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(Source: plasmarifles)

Every Teenagers
#39278

(x)

darlingeddiegluskin:

super-gay-natural:

esper-sparrow:

when people get angry at you for liking snakes

image

THAT IS THE CUTEST FUCKING SNAKE

"I am my own blankie."

(Source: pyrooar)

ex0skeletal:

(Masks by MummersCat on deviantART)

alliesindex:

brianthuff:

Is there anything a natural 20 can’t do?

This is a poster idea I developed to show off the amazingness of tabletop rpgs.

This is an awesome Idea.

We have dice shaming, but it’s also great to acknowledge the ridiculous things they can allow you to do too.

- Darth Sebious

(Source: jjjjjjjjjjohn)

There’s three main ways people end up feeling hopeless in my opinion.
The first is if they started in a good situation, and are suddenly plunged into a bad one, they know where they were, an grow hopeless quickly because of it.

Then there’s when a person has always been in a bad situation, and they get woken up to how good things could, and should, be. They realise they’ve been in something they didnt deserve, and lose hope not just for their present and future, but for their past.

The third is when a situation slowly spirals down, small incremental progression from bad, to worse, to worse still. You don’t realise that its happening, that it is getting worse. The changes are too minor for that. ut then one day things snap, you wake up and realise how far you’ve gone from where you were, and then you break down.

(Source: lostinderse)

Dear Australians: About Michael Brown, A Reminder

magesmagesmages:

tozettewrites:

I’m seeing quite a few Australians on social media commenting on Michael Brown’s murder by police in Missouri. That’s not, in itself, a bad thing - but there’s a sense of smug superiority in some of these comments, like we’re all sitting around murmuring, “Tut, tut, violence in America, good thing we’re not that bad.”

I feel like somebody should remind the Australians on social media of some of the interactions between our criminal justice system and marginalised members of Australian society.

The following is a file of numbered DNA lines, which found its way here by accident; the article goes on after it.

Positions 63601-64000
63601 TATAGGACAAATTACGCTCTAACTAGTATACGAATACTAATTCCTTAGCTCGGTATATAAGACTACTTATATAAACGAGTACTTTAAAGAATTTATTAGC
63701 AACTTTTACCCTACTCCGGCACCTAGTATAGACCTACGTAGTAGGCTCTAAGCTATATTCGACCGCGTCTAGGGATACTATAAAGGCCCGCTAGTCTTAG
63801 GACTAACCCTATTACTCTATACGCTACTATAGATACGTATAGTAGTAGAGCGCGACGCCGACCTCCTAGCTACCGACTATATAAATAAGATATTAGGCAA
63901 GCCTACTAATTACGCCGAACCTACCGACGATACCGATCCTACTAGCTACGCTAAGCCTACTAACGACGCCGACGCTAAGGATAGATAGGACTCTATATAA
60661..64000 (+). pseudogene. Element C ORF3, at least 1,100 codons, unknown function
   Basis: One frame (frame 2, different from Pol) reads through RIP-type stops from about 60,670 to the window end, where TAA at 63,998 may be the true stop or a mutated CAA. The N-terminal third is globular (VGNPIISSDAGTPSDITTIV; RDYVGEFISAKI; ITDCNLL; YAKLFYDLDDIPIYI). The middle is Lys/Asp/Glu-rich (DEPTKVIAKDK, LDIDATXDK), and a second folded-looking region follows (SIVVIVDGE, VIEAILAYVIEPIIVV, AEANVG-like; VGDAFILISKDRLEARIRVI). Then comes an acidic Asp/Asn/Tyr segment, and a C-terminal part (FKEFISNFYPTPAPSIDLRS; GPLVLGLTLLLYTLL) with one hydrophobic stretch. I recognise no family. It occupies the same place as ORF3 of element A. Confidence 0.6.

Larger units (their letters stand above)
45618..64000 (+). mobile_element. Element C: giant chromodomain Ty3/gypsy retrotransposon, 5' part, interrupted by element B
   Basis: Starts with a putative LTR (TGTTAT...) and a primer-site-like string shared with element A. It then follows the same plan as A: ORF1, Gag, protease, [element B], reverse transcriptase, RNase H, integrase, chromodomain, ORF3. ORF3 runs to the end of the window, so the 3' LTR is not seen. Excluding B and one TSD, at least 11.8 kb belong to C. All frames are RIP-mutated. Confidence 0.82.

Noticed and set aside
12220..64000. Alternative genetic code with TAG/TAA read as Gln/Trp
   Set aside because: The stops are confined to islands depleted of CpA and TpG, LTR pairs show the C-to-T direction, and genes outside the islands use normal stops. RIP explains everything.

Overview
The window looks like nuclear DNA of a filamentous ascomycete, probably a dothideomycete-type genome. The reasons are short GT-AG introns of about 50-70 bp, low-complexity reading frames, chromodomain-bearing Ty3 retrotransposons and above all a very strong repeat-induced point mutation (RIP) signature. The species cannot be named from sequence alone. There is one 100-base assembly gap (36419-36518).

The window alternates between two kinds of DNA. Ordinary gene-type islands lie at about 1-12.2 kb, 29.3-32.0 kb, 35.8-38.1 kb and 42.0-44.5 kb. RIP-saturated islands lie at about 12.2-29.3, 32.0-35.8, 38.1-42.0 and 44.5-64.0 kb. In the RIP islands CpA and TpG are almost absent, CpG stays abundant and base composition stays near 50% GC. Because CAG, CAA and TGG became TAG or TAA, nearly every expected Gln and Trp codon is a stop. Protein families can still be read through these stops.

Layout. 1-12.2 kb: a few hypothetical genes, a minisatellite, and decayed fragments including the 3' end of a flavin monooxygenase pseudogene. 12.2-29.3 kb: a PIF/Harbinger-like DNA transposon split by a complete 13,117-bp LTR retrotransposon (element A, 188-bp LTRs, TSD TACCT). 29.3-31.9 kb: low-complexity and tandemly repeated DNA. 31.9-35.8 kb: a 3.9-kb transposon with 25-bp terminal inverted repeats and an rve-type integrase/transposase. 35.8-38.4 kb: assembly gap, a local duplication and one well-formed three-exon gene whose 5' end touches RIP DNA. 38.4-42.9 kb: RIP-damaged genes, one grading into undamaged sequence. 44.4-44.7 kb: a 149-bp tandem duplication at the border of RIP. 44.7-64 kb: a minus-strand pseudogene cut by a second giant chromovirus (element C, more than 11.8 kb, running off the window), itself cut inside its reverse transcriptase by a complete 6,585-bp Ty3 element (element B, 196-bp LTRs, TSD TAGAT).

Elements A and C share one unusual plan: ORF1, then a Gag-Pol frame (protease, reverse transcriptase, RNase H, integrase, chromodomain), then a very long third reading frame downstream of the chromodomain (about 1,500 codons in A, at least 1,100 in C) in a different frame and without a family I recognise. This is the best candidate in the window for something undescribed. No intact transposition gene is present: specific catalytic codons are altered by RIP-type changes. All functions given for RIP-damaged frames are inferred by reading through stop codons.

So, let’s look at some examples of indirect discrimination:

In 2011 there was an article published in Current Issues in Criminal Justice about the effects of Prohibited Behaviour Orders. These are orders given by a court that prohibit behaviours that would otherwise be permissable by law, such as appearing in certain public places or meeting with specific people. They’re meant to discourage antisocial behaviours, and were adopted from the UK into Western Australia.

Okay, so right off the bat we’re looking at exciting new ways to impose criminal sanctions on people for non-criminal acts, which I think is important even if it’s not really what I’m talking about right now. But keep it in mind, right? This affects other minorities, like homeless people, really badly, too.

Anyway, orders that require people to avoid certain places or people may seem reasonable to a primarily white judicial system - which, hello, that’s a huge part of the problem - but in some cases they interact particularly badly with Indigenous cultural norms, specially as regards engagement with family members and other customary obligations. Indigenous Australians are statistically more likely to breach these orders. They’re also more likely to then receive a custodial sentence than white Australians.

What else? Oh, well, rates of imprisonment are often one of the best criminal justice indicators we’ve got at the moment. How about this: I know that in 2010 it was reported that the rate of imprisonment of Indigenous Australians (male and female) - not arrest, not conviction, not being held in remand - imprisonment following conviction, was eighteen times greater than that of non-Indigenous Australians. This is the result of a number of ugly, self-perpetuating factors resulting from both direct and indirect discrimination, but before we get into over-policing and stereotyping, consider this: people serving a prison sentence of greater than three years are unable to vote while in prison. If we’re imprisoning one group of people at a significantly greater rate, and then denying imprisoned people the right to participate in democracy, where does that leave us in terms of representation?

If you answered ‘up shit creek,’ then you’re right, but it was a rhetorical question anyway so stop interrupting.